hist-brewing: odds & sods

Donald Beistle dbeistle at arches.uga.edu
Thu Jul 6 06:33:54 PDT 2000


Germander, _Teucrium Chamaedrys_

There are as many as 100 varieties of this perennial. TC is slender
with four-sided, mintlike, hairy stems that trail the ground, then rise.
Leaves are opposed, oval or wedge-shaped, veined, bright green above and
paler on the underside, with serrated edges tending toward small lobes; on
short leafstalks; leaves at very top of plant are actually bracts and have
smooth, uninterrupted margins.

Naturalized in N America and Europe; cultivated throughout temperate zone.

In earlier times the sprightly, garliclike aroma of germander leaves made
it useful as a room freshener and as a part of wreaths. It was used as a
substitute for hops in beer. Its uses as a low (2 ft.) hedge and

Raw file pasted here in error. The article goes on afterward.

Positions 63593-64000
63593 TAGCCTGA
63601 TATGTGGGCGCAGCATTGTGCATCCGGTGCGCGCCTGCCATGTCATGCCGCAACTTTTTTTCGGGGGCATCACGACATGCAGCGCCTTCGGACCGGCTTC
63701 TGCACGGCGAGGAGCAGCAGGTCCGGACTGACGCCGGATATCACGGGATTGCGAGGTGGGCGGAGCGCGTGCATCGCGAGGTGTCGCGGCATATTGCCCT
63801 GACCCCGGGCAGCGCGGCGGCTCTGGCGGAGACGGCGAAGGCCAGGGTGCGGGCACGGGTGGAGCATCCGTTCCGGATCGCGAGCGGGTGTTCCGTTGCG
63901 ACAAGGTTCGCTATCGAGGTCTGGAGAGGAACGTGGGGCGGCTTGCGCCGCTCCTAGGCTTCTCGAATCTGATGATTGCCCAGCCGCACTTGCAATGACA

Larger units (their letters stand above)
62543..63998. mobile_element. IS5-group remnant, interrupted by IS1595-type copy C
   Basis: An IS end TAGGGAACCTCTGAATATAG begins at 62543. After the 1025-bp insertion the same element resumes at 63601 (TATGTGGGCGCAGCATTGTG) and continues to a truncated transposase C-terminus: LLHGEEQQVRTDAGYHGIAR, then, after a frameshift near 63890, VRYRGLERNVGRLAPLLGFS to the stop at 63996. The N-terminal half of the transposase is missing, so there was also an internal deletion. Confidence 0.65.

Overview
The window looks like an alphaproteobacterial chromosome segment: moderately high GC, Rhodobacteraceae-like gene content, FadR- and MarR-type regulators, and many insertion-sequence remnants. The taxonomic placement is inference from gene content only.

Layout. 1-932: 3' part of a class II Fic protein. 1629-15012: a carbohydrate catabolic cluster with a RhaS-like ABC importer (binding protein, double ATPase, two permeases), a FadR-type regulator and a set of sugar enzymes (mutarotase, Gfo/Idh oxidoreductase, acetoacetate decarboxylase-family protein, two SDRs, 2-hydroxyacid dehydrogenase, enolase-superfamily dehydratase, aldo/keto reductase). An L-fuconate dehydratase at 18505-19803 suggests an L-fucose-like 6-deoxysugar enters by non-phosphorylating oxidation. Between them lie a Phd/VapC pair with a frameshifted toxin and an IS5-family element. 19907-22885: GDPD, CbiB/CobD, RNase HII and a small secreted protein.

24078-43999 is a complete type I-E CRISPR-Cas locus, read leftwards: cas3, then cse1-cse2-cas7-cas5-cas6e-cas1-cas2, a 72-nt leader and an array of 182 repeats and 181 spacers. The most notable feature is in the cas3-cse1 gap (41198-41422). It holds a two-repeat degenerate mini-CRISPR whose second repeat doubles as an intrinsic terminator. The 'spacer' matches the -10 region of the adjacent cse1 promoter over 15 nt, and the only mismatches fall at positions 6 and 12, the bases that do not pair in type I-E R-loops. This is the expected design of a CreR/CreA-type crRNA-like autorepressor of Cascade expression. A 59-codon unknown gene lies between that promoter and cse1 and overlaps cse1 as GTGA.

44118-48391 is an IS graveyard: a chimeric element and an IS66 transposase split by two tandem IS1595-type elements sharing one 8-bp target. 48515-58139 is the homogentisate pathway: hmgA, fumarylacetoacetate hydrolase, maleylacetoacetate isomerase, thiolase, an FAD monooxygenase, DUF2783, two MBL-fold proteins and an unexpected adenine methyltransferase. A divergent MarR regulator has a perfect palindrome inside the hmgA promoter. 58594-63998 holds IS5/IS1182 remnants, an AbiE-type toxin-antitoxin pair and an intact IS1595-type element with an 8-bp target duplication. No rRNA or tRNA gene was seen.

ornamental plant continue to this day.

	adapted from _Rodale's Illustrated Encyclopedia of Herbs_


Unfortunately, I cannot find "germander" in any of my modern or medieval
dictionaries of English, French, German or Norse. The OED should
have an etymology for germander, and that might give some clue
as to what it might be known as in Northern Europe. I can't call up the
online OED from my present location, so I'll leave that to someone else.

Hope this helps. And many, many thanks for your excellent posts, Adam!

Be well and brew good beer.

Don Beistle
Athens, GA


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